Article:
Whether lighting up an indie or fronting a blockbuster franchise, Jennifer Lawrence is the most electric talent to hit Hollywood in a generation. Jonathan Van Meter meets America’s favorite heroine.
Leave it to J.Law to choose the Odeon, a restaurant she plucked from a list because she liked the sound of its name. It opened on a corner in Tribeca long before Lawrence was even born and defined a genre: Execute everything perfectly, but don’t take it all so seriously—an apt description of Lawrence herself. Indeed, Odeon has lasted for 30 years because, while it cares about great service and good food, it is committed above all else to being fun. In fact, I myself had so much early-nineties fun there that when I walked in at 1:00 p.m. on a Friday and sat down, I had a reaction that can only be described as Pavlovian: I ordered a vodka.
Jennifer Lawrence—unlike, say, Jennifer Aniston or Jennifer Lopez or Jennifer Garner—never looks the same. It’s one of the reasons writers struggle to find words to describe her, and often resort to unfortunate ones, like chameleon. David O. Russell, the man who directed Lawrence to an Oscar in Silver Linings Playbook, remembers bumping into her during awards season, 2011. “I would see this tall blonde at events, and I never understood who she was,” he says. “She looked like an Orange County girl—or Malibu Barbie. And I was like, ‘Who is that?’ And someone would say, ‘That’s Jennifer Lawrence,’ and I would say, ‘The girl cooking a squirrel on a stick in Winter’s Bone?’ I never recognized her! She always looks different.”
So different, in fact, that even after one of her two bodyguards comes into the restaurant to tell me that her arrival is imminent, when she finally walks in the door, I still don’t recognize her. To be fair, she has on pitch-black Tom Ford sunglasses, and her hair is wet; she recently had it cut off into a Karlie chop, one that is half blonde and half brown. (“Too skunky?” she will ask me later. “I think I need to make a decision.”). But before she even reaches the table, I can hear that raspy voice—the deep rumble of so much nervous energy. Yup, that’s her.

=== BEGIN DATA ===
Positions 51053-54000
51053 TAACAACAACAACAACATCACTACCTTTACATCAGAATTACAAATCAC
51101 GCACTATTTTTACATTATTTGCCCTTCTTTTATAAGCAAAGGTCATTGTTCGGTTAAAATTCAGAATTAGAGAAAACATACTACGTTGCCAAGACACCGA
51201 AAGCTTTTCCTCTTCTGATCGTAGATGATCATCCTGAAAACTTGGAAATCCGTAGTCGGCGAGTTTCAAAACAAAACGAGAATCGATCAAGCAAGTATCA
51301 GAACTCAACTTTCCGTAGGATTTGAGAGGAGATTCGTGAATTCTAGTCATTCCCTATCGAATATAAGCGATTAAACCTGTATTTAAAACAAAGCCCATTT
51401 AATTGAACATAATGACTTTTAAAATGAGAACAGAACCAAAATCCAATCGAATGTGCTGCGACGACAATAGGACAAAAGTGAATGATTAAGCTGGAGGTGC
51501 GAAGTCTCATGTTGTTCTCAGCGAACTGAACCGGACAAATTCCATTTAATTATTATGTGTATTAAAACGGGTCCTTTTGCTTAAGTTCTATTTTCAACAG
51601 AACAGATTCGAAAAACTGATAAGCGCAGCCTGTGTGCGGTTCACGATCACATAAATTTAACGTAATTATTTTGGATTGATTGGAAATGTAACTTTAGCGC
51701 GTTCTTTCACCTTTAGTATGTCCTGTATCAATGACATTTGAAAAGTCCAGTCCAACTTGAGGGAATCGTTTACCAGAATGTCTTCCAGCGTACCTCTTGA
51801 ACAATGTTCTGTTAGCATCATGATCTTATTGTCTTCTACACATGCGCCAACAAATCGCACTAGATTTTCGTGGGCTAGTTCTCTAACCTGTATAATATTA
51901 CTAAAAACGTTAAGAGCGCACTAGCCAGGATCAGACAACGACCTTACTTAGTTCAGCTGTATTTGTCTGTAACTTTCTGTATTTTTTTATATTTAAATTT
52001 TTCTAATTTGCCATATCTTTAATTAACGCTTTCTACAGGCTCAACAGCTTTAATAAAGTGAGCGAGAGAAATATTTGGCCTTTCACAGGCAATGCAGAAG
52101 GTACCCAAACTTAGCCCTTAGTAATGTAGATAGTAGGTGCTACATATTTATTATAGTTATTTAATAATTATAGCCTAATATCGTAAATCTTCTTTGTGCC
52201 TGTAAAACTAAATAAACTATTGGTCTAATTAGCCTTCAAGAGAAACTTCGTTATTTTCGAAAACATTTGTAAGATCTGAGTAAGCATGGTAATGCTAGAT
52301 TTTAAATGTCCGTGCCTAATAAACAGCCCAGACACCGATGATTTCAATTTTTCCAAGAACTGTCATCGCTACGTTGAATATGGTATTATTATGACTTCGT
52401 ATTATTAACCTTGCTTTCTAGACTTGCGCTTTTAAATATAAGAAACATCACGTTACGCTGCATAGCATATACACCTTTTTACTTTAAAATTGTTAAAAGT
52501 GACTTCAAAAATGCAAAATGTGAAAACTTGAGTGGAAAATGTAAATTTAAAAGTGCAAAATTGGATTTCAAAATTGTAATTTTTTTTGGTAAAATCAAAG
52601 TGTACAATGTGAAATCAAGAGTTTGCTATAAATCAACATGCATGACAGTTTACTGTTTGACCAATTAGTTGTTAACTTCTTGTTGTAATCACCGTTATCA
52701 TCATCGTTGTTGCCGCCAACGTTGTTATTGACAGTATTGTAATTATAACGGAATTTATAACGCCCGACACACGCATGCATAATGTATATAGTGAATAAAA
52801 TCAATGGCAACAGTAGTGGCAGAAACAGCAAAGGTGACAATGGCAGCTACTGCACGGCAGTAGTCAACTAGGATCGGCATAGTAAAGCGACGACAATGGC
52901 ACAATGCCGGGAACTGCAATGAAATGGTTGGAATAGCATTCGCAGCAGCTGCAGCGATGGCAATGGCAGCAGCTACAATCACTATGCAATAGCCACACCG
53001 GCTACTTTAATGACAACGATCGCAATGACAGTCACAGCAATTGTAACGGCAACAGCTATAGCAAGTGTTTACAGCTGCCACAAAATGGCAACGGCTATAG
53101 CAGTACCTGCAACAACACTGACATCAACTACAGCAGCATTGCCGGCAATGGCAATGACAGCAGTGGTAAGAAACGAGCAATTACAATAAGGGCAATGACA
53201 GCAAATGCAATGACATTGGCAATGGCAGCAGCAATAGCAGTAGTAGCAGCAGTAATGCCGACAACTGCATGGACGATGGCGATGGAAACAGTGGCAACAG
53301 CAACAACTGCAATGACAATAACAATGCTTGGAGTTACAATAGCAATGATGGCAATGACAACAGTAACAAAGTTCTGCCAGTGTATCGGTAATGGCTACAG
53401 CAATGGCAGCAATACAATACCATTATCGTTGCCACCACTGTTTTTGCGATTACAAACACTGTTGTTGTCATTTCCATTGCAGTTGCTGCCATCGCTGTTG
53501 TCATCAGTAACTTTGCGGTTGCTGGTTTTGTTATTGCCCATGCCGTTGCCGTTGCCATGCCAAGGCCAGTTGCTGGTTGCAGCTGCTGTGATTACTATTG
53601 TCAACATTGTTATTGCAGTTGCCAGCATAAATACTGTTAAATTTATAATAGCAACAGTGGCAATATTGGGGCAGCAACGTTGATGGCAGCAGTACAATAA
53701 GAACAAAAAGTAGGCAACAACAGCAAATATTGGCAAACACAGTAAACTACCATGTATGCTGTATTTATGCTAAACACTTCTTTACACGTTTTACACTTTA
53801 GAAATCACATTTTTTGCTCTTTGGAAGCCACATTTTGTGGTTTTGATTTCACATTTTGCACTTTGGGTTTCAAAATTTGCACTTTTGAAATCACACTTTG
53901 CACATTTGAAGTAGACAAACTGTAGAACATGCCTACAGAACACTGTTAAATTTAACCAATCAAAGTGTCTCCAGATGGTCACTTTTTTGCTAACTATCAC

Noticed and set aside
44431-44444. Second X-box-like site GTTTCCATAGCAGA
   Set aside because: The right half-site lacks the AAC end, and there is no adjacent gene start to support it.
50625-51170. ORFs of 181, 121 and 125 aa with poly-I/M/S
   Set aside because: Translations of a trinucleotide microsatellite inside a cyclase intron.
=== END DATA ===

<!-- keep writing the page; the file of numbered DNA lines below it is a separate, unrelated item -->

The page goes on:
Lawrence, who is wearing a blush-colored sleeveless top (purchased an hour ago at Topshop), slouchy black pants, and a pair of slip-on mules, immediately notices that I have a cast on my foot and a cocktail in front of me. After sheepishly explaining how I broke it (fiftieth-birthday party, dance floor, 3:00 a.m.), she fixes her blue-gray eyes on me with a face that is adorably sympathetic, sure, but is also contorted from trying to hold back a laugh. My foot is the reason all of the outdoorsy stuff we were going to do together—horseback riding, walking around Central Park—got nixed. My suggestion of going to an arcade in the West Village to shoot pool or play video games was rejected because, Lawrence says, “That’s my exact demographic.” So here we are. “Should we just get drunk?” she asks as the waiter sets a beer down in front of her. Perhaps it’s the specter of Odeon’s past—a place made famous by Jay McInerney’s novel of eighties excess, Bright Lights, Big City (which she has never heard of)—that launches us into a seven-hour bender. In any case, you could do worse as the setting for such decadence.
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